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Preventing Chronic Disease Dialogue

Preventing Chronic Disease (PCD) welcomes your comments on selected published articles and posts from experts from CDC’s National Center for Chronic Disease Prevention and Health Promotion. PCD encourages an open dialogue among chronic disease prevention researchers, practitioners, and advocates. Check in weekly for new content.

Select Month: September 2015

Older Adults in the Workplace: A Win–Win

 

My dad lived until he was 85 and, although he officially retired at 60, he managed a quarter century more of productive and rewarding work activity.

Schools are the Right Place for a Healthy Start

 

Schools are part of our communities and the right place for a healthy start. Our children spend the vast majority of their day at school, so schools play a critical role in all aspects of their lives and can shape lifelong healthy eating habits. Additionally, giving students access to healthy foods in school can help them be better learners. Students who eat breakfast perform and behave better in school. Skipping breakfast, not eating enough fruits, vegetables, or dairy products; not getting specific nutrients, like vitamins A, C, and calcium; or just being hungry can have a negative effect on a student’s academic achievement.

First for Thirst: Increasing Access to Drinking Water

 

What we drink can affect our health, and calories from drinks can add up quickly. Sugar-sweetened beverages (SSBs) such as regular sodas, fruit-flavored drinks, coffees and teas, and sports and energy drinks, are the largest source of added sugars and are major contributors of calories to Americans’ diets.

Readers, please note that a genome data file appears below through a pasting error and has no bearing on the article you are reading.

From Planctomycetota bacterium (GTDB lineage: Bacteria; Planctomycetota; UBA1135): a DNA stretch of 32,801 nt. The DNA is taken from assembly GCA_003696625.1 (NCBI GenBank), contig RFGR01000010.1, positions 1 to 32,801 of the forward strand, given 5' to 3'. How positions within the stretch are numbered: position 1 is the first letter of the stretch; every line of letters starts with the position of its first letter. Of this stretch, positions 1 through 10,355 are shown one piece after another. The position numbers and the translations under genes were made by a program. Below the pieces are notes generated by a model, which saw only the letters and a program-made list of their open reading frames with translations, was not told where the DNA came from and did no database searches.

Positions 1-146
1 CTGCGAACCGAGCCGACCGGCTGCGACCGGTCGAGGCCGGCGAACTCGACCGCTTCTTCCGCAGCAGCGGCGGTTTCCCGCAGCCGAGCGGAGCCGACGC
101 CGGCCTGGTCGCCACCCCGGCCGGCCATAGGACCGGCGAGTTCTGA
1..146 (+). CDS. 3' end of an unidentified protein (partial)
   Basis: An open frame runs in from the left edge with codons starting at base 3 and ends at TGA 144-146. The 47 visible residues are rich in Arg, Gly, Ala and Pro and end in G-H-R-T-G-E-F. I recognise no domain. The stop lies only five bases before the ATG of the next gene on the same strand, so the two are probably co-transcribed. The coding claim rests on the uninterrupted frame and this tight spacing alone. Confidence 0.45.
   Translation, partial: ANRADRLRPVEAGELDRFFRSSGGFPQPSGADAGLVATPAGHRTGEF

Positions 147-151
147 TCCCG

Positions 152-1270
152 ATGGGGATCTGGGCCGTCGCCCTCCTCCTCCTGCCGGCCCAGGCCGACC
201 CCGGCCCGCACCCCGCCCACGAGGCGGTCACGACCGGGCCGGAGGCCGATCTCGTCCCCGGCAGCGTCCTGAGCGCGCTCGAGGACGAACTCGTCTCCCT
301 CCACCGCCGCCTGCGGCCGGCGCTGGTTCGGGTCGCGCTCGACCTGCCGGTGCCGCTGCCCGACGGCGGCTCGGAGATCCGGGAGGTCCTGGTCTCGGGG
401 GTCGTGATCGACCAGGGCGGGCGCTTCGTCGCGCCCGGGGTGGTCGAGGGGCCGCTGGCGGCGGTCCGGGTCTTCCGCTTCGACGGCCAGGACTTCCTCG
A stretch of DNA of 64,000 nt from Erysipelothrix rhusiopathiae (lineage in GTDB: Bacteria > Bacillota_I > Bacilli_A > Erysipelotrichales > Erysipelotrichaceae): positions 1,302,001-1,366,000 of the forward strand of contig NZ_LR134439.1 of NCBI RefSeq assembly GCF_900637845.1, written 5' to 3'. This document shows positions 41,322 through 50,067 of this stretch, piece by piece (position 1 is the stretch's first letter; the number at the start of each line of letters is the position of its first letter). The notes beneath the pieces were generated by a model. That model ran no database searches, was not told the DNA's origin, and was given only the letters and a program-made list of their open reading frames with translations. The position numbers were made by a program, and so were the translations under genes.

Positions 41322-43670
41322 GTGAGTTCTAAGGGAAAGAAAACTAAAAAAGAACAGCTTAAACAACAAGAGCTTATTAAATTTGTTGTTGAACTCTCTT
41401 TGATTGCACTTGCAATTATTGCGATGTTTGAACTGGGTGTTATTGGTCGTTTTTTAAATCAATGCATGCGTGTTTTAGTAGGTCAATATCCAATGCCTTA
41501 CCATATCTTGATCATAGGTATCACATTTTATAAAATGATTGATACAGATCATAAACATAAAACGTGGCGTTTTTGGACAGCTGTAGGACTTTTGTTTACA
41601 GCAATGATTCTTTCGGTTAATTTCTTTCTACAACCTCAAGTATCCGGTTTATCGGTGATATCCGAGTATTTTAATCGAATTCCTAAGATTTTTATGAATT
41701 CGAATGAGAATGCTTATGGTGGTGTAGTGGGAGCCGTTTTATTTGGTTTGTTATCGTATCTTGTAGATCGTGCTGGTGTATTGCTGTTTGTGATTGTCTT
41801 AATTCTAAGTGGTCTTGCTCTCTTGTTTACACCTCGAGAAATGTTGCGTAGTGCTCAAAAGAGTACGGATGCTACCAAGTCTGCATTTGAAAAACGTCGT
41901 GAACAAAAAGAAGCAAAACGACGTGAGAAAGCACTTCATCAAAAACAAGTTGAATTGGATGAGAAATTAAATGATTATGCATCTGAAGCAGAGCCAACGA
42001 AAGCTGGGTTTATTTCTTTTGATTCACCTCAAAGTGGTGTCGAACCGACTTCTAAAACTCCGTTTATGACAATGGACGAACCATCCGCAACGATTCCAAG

Daily SSB intake is associated with adverse health consequences, including tooth decay, obesity, type 2 diabetes, and cardiovascular diseases. Water is a zero-calorie and thirst quenching beverage that when substituted for SSBs provides health benefits such as reduced tooth decay and improved weight management. Increasing access to free drinking water is one strategy to support individuals who want to decrease SSB and caloric intake.

Eating Patterns, Body Mass Index, and Food Deserts: Does It Matter Where We Live?

 

By Samuel F. Posner, PhD
Editor in Chief
Preventing Chronic Disease: Public Health Research, Practice, and Policy
National Center for Chronic Disease Prevention and Health Promotion
Centers for Disease Control and Prevention

 

One of the great pleasures of being the Editor in Chief of Preventing Chronic Disease: Public Health Research, Practice, and Policy (PCD) is to read the papers submitted by the next generation of public health professionals for the annual PCD Student Contest. This year was no exception. We received 59 papers on a range of critical public health topics that used novel analytic methods. In collaboration with members of the Editorial Board, it is my pleasure to announce that Nelly Mejia at the Pardee RAND Graduate School has won the 2015 PCD Student Contest. In this paper, Mejia and colleagues describe their analysis of the association between living in a food desert and eating fruits and vegetables (1). Understanding the influence of food deserts on public health is critical to designing, implementing, and evaluating the impact of policy and environmental changes to improve access to nutritious foods.

 
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